Paul Ramsay Foundation’s $5m boost to data social enterprise set to create more jobs for neurodivergent people
A significant expansion in career pathways for neurodivergent people in data and engineering is set to open following a $5 million boost to one of Australia’s fastest growing work-integration social enterprises from philanthropy.
The Paul Ramsay Foundation (PRF) announced this week that it would partner with Australian Spatial Analytics (ASA) to provide a blended finance package incorporating $2.5 million in grant funding and $2.5 million in impact investment to the social enterprise’s national scaling plans.
ASA is a spatial and data analytics company that is committed to creating inclusive and safe workplaces for neurodivergent people, of which 80% of its team identify. ASA helps solve Australia’s skills shortages and data sovereignty concerns by accessing an untapped pool of talented and motivated people who perform essential work that otherwise occurs offshore.
Young neurodivergent people face an unemployment rate of 34%, with hiring and interview barriers representing a common challenge to securing meaningful and ongoing employment. ASA’s team works with people to employ their specialised cognitive talents, such as pattern recognition and memory retention, and pairs them with a role to deliver high-quality spatial data services to a range of clients in the public and private sector.
Australian Spatial Analytics CEO Geoff Smith said the funding would support significant growth of the “strength-based” social enterprise, which has so far provided career pathways for more than 150 young neurodivergent adults who may otherwise be unemployed.
“This blended finance partnership is monumental for ASA and the work-integrated social enterprise sector,” he said.
“It shows that with some tailored support, social enterprises like ASA can mature past the grant cycle and create systemic impact over the long term. ASA is proud to be a case study for this innovative approach.”
PRF’s Head of Employment Josephine Khalil said ASA was a strong example of social enterprises’ ability to address key social issues, such as meaningful employment for people with disability, while also tackling national dilemmas like skills shortages.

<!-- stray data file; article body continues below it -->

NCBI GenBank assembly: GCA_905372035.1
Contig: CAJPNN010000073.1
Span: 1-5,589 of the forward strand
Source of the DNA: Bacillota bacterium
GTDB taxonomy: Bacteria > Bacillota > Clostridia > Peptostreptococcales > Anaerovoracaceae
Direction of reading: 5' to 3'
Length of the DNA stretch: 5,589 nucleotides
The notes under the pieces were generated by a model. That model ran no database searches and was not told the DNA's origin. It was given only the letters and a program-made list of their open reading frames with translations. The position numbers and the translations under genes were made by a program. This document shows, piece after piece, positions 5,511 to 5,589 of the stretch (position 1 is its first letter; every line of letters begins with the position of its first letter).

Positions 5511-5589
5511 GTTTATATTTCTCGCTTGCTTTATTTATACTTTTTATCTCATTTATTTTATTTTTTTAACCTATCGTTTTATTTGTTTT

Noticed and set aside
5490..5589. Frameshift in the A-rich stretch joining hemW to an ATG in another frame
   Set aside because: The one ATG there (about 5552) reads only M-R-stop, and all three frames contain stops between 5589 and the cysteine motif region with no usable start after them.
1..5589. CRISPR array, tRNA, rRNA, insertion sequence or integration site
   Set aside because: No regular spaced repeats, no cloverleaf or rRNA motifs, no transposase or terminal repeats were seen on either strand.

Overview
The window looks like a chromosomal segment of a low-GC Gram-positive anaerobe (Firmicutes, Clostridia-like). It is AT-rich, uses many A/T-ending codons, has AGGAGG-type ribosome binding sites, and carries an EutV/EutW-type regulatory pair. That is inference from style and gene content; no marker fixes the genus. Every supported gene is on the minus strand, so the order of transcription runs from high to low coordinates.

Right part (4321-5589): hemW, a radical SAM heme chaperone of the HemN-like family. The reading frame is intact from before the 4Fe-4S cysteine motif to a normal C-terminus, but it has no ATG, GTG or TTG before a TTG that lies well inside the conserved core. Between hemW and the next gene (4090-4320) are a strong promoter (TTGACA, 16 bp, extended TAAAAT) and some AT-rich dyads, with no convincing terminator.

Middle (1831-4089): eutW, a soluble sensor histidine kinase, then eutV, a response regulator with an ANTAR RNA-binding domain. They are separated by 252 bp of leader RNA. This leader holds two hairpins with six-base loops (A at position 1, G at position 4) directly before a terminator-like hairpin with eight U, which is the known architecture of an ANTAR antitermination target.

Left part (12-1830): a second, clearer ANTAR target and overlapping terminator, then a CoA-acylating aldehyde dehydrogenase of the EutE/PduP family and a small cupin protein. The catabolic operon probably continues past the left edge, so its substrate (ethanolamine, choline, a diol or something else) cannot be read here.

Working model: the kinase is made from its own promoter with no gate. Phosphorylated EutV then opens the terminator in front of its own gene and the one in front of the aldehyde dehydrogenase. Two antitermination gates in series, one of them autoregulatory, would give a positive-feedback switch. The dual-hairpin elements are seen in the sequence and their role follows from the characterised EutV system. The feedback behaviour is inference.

“Impact investing is one of our key tools, alongside traditional grant-making, for building stronger social enterprises and driving greater impact in Australia,” she said. “ASA has built a successful business that exists to create jobs and an environment that enables its young people to thrive. We’re proud to partner with them in this new model to help unlock more opportunities for neurodivergent people, and to create a more dynamic and inclusive Australian labour market.”
This new funding partnership model prioritises long-term sustainability and self-sufficiency for social enterprises. ASA will use the capital to increase its impact across Australia, facilitating the employment of more than 100 young autistic and neurodivergent adults across five locations and providing alternative career pathways into industries with critical skills shortages.
The establishment of ASA was a flagship project of social enterprise incubator White Box Enterprises, which is itself supported by philanthropy. White Box Enterprises has a team of seasoned social entrepreneurs experienced in taking a business concept from ideation to maturity, eventually “backing away” once the infrastructure is in place, a CEO and board established and the enterprise is running smoothly.
White Box is currently nurturing a varied portfolio of start-ups that focus on two key elements – an untapped market opportunity, and the skills and needs of individuals who are often overlooked by the mainstream job environment. CEO Luke Terry says the $5 million backing for ASA is a phenomenal boost that will deliver many more job opportunities for neurodivergent people who “have been overlooked by traditional employers for too long”.
“We’re very excited for the next phase of growth for ASA, which has quickly developed into a sophisticated business delivering real results. Apart from the client satisfaction and outstanding work it’s producing, the social benefits and personal stories of employees who have finally found job satisfaction and a workplace that recognises their strengths, are the most uplifting outcomes of all.”
The partnership comes amid a growing government focus on the area, including the recent white paper, Working Future, and the final report from the Royal Commission into Violence, Abuse, Neglect and Exploitation of People with Disability.
Anthony Porter – From disability support pension to Lead Data Analyst
Anthony started as a Junior Data Analyst in our Brisbane office. Working at ASA has provided him with an opportunity to gain new skills and experience in a professional environment. This was his first job, starting as a casual working on a disability support pension. He now works full-time, leading projects and interacting with clients daily.
“I started at ASA over two years ago with no previous work experience. Since then, I have grown a lot, thanks to the environment and support of ASA. Over the past two years, I have gained many technical, social, leadership, and management skills. Thanks to the opportunities provided by ASA, I’m now a Lead Data Analyst and Project Manager in ASA’s digital engineering space, continuing to grow and gain new skills.”